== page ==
PT

No its not normal behaviour at all though this type of scenario is more common than many people realise.

My mother was basically uninterested in becoming a grandparent and she did not change. She is very much like the mother that DougaltheHamster describes in that there was zero emotional support given; she felt more comfortable in going around to clean my brother's otherwise empty house.

I do not have much of a relationship with her these days and neither for that matter does my now adult DC.

AttilaTheMeerkat Sun 07-Jun-20 08:57:02

Secondstarfromtheright

If she is too difficult for you to deal with, its really the same deal for your child too. Why is she seeing any of you given her own behaviours towards you?.

And there's that bloody word adore again!.

I would also keep your mother well away from your child going forward; your mother likes your DD because she sees her as an ideal sort of narcissistic supply and a way to get back at you as her "wayward daughter". She likes your child because she is cute, compliant and easy to win over; as your daughter ages and gets opinions of her own your mother may not like her as much.

PurpleMystery Sun 07-Jun-20 09:25:27

if she’s narcissistic she will see your child as an extension of you. So if you are the scapegoat your child will likely be scapegoated. You need to really understand your family dynamic well and think about how/if you want to put your child into that dynamic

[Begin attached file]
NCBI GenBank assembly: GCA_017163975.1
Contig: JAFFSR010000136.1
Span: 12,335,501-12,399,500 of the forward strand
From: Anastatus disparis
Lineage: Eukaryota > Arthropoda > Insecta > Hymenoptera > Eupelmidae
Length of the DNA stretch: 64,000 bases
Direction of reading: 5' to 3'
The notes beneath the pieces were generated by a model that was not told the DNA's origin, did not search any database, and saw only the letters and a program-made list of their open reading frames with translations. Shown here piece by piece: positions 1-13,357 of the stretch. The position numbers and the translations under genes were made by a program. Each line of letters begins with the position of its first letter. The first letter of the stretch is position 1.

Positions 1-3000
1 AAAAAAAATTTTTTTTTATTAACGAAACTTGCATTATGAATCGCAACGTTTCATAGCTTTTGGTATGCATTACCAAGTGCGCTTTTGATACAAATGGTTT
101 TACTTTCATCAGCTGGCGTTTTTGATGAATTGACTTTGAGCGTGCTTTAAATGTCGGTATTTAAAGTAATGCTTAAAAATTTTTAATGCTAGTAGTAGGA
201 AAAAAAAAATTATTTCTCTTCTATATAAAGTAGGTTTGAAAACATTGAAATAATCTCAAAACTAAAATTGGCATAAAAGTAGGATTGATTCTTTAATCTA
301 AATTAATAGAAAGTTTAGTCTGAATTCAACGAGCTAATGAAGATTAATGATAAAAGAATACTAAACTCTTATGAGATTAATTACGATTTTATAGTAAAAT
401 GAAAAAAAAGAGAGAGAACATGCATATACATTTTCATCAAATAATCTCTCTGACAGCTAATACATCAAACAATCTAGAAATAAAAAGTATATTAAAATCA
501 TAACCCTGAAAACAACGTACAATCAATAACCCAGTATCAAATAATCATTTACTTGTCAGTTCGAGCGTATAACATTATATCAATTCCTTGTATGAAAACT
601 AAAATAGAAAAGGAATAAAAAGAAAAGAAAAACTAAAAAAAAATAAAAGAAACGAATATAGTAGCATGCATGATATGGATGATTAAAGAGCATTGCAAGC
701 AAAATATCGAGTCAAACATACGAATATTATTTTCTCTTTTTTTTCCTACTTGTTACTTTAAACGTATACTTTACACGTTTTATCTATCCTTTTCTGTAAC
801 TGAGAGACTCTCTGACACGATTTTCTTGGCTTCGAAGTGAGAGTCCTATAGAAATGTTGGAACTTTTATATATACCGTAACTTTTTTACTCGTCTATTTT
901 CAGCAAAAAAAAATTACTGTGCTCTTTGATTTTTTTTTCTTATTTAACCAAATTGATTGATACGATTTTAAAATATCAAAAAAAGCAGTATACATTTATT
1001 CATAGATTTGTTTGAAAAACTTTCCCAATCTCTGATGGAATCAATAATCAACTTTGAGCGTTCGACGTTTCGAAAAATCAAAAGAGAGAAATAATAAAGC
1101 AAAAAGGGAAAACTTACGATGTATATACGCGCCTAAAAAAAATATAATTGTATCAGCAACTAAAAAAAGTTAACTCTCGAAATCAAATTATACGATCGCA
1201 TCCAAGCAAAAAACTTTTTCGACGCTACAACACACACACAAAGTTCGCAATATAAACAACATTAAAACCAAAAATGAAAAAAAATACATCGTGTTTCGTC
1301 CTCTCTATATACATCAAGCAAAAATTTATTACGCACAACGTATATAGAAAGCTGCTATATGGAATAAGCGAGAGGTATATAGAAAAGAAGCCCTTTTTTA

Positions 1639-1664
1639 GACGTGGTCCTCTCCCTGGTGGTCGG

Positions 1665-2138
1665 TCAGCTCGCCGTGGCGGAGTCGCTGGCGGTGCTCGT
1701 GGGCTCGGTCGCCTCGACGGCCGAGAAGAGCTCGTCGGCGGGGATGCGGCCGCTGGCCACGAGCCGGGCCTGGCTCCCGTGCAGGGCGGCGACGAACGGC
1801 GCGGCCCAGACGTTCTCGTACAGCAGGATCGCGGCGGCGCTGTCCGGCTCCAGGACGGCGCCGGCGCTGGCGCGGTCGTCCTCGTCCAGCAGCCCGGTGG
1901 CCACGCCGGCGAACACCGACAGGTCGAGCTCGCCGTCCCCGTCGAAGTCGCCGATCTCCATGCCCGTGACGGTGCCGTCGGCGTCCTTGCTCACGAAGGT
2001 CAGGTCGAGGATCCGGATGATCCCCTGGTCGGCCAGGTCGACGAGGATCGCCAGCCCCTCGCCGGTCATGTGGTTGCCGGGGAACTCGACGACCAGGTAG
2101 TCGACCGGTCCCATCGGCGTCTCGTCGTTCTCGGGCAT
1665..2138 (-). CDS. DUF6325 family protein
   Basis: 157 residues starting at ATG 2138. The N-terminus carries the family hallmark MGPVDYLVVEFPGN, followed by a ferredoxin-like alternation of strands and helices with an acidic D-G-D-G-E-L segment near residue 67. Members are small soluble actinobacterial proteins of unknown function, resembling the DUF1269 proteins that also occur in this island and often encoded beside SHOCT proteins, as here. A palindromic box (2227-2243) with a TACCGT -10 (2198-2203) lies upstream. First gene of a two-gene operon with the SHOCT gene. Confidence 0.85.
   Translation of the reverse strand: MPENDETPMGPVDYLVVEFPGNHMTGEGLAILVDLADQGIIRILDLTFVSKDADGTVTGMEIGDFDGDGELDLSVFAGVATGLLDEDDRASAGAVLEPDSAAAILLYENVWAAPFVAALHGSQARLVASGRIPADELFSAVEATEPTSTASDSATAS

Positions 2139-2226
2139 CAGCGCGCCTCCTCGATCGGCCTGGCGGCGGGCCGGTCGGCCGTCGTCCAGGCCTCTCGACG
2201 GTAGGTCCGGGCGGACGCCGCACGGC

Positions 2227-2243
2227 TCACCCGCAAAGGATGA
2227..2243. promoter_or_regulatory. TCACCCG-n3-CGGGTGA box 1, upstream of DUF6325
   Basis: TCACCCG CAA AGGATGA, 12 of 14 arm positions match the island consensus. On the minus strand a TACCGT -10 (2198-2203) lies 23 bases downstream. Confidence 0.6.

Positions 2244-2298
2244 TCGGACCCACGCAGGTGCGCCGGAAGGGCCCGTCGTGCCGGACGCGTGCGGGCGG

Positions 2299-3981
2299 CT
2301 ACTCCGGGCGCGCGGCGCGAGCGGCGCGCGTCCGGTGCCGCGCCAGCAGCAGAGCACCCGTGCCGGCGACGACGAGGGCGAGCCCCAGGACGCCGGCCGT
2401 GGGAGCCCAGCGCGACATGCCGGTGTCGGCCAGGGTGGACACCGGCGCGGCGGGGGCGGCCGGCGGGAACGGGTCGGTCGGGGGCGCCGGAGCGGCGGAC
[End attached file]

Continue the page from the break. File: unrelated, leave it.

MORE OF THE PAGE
Healthyandhappy Sun 07-Jun-20 09:25:32

How is your mil acting

PipTed Sun 07-Jun-20 09:36:37

@Inappropriatefemale I’m sorry that your mother is so difficult and self involved that it has had such an impact on your relationship. I think you are right in cutting ties, as her behaviour seems toxic - impacting everyone around her.

And yes she has implied something about wanting this virus to be contained before baby is due, so she can have the baby all to herself. If that is the case, I selfishly hope indoor visitors are still forbidden. At least being pregnant I can protect baby in my stomach! I’m almost dreading what she’ll be like once I give birth.

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PipTed Sun 07-Jun-20 09:41:00

@Healthyandhappy MIL is the cutest, sends messages to my husband daily hoping I’m doing ok and when I reach a new milestone she contacts us and tells us all about the baby’s development (which she has been reading up about). She knows how far along I am to the day - I don’t even know if my mother knows that?

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PipTed Sun 07-Jun-20 09:50:53

Thank you everyone who has responded. It’s a comfort to know I am not alone, although I do not wish the stress of this situation on anyone.

Perhaps this is being compounded by lockdown, but I would have thought my mother would be super aware of the mental health impacts a situation like this can have on a hormonal pregnant woman. Then again, perhaps I should lower my expectations and then I will not be disappointed.